CHART 2. SECURED HOUSING FINANCE: TOTAL COMMITMENTS TO INDIVIDUALS AND GDP(A), DEVIATION FROM TREND

Chart 2 shows the deviation from trend of total secured housing finance commitments to individuals and GDP(A) for the period June 1971 to June 1992.



CHART 3. TOTAL BUILDING APPROVALS AND GDP(A), DEVIATION FROM TREND
Chart 3 shows the deviation from trend of total building approvals and GDP(A) for the period June 1971 to June 1992.


Surveys of expectations

Data on expectations are designed to be used to monitor the fluctuations in economic activity. Expectations of a sample of large Australian manufacturers have been used here. These statistics are compiled by the Australian Chamber of Commerce and Industry and Westpac. This series, expressed as a diffusion index, has been smoothed but not detrended since it is not appropriate to look for a long-term trend in entrepreneurs’ expectations. As can be seen on Chart 4 the series showed a strong cyclical pattern but missed the two cycles of the late 1970s. It was nevertheless accepted that the series demonstrated cyclical conformity. The series was found to lead the business cycle by three to four quarters. The number of false signals was very limited. Similar results have been found with data on expectations of future production and of new orders.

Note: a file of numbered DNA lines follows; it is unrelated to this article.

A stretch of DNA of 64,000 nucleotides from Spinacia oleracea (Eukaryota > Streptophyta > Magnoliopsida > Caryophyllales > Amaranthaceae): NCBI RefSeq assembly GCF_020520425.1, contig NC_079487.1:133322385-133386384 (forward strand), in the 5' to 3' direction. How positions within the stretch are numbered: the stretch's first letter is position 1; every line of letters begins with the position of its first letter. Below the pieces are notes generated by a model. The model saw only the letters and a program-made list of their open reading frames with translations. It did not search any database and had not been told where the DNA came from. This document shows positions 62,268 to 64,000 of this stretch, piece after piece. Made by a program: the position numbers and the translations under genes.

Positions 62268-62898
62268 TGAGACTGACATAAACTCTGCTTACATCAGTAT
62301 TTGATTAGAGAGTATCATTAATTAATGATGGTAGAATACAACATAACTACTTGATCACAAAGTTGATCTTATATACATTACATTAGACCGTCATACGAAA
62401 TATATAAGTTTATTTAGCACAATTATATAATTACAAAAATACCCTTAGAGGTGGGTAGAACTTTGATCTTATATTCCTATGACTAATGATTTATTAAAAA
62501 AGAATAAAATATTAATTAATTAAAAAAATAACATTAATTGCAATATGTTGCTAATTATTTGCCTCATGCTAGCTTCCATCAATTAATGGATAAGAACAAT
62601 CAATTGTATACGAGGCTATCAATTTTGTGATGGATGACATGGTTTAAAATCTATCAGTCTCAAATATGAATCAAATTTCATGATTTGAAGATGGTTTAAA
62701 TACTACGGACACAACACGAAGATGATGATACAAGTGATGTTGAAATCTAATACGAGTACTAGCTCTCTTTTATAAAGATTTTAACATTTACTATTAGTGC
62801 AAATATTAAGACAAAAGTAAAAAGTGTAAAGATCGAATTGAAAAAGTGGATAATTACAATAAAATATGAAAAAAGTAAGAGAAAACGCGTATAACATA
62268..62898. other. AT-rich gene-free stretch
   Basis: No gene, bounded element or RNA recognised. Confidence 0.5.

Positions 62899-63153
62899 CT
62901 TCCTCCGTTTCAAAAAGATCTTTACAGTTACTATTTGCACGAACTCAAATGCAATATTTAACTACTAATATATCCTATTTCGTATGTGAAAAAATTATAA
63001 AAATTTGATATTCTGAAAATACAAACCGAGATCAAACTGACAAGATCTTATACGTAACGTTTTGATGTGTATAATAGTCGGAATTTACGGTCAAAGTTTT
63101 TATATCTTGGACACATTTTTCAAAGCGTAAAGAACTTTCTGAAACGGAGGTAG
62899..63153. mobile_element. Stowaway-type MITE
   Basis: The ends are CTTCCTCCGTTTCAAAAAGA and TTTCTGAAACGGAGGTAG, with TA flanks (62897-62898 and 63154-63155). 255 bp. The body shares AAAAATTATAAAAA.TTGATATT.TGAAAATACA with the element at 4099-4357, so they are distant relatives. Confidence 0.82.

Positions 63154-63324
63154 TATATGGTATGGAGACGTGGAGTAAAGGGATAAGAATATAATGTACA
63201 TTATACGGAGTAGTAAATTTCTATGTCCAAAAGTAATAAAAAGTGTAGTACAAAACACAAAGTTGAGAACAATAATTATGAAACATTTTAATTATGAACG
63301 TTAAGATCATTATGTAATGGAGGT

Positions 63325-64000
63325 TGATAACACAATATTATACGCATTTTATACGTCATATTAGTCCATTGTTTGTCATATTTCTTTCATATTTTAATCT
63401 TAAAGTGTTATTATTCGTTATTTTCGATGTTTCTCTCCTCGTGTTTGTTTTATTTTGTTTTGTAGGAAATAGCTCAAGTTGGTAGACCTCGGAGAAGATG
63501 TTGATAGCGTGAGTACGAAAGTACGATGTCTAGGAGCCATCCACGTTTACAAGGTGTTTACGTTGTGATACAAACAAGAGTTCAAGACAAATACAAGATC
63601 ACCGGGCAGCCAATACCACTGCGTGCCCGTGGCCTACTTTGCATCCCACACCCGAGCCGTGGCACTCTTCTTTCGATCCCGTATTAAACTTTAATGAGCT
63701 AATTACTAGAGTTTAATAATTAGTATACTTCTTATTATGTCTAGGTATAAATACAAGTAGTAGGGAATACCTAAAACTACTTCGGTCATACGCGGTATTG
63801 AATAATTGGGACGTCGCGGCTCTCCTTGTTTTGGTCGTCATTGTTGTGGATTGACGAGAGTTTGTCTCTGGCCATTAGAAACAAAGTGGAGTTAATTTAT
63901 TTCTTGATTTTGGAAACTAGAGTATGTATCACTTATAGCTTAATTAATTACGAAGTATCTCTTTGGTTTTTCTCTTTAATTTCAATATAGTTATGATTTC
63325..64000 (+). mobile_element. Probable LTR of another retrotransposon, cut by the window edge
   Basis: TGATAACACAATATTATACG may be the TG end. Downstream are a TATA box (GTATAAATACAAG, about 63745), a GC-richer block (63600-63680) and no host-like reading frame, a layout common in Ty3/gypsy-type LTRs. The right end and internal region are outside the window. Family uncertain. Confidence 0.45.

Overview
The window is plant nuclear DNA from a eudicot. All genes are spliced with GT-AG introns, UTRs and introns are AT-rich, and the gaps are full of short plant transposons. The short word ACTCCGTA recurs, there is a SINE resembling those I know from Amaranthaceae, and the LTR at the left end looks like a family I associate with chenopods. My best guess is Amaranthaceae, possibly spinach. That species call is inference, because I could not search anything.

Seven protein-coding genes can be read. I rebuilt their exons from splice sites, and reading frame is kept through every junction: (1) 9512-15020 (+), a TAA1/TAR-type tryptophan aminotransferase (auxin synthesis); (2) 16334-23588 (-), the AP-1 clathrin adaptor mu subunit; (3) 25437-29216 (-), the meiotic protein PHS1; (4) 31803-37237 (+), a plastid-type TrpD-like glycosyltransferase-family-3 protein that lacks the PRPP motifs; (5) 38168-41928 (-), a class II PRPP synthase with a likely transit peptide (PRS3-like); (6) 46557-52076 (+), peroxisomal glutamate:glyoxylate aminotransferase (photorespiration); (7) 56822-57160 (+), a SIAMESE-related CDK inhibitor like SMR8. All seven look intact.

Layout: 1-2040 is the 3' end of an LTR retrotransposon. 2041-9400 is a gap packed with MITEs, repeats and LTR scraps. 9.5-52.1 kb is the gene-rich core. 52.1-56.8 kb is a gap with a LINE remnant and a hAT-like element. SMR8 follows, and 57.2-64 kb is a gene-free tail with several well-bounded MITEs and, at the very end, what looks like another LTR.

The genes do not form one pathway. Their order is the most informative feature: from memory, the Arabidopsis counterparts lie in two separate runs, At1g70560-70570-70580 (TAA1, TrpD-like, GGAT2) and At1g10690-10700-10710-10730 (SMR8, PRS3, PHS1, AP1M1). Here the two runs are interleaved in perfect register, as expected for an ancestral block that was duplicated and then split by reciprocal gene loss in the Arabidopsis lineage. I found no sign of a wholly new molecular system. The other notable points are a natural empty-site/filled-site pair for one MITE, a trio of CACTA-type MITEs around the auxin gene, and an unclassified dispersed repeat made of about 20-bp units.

CHART 4. MANUFACTURERS' EXPECTATIONS AND GDP(A), DEVIATION FROM TREND

Chart 4 shows the deviation from trend of manufacturers' expectations and GDP(A) for the period June 1971 to June 1992.


Share prices

Share prices reflect expectations of the future course of economic activity. Two series of share prices have been tested, the “All ordinaries” and the “All industrials" indexes. The first is an index of the market prices of over 240 Australian companies on the Sydney and Melbourne Stock exchanges and includes mining, oil, industrial and financial companies. The second excludes mining, oil and other resources. Both series were found to lead the business cycle by an average of three quarters for all turning points and for peaks and troughs separately. For both, the maximum cross-correlation was obtained at lead two. Short-term fluctuations in the “All Industrials” index are shown in the graphs and the tables. An extra phase appears with a peak in 1987Q3 and a trough in 1988Q1. This extra cycle reflects the October 1987 stock market crash and appeared in all the stock market related series tested.

CHART 5. ALL INDUSTRIALS INDEX AND GDP(A), DEVIATION FROM TREND
Chart 5 shows the deviation from trend of the all industrials index and GDP(A) for the period June 1971 to June 1992.


Commodity prices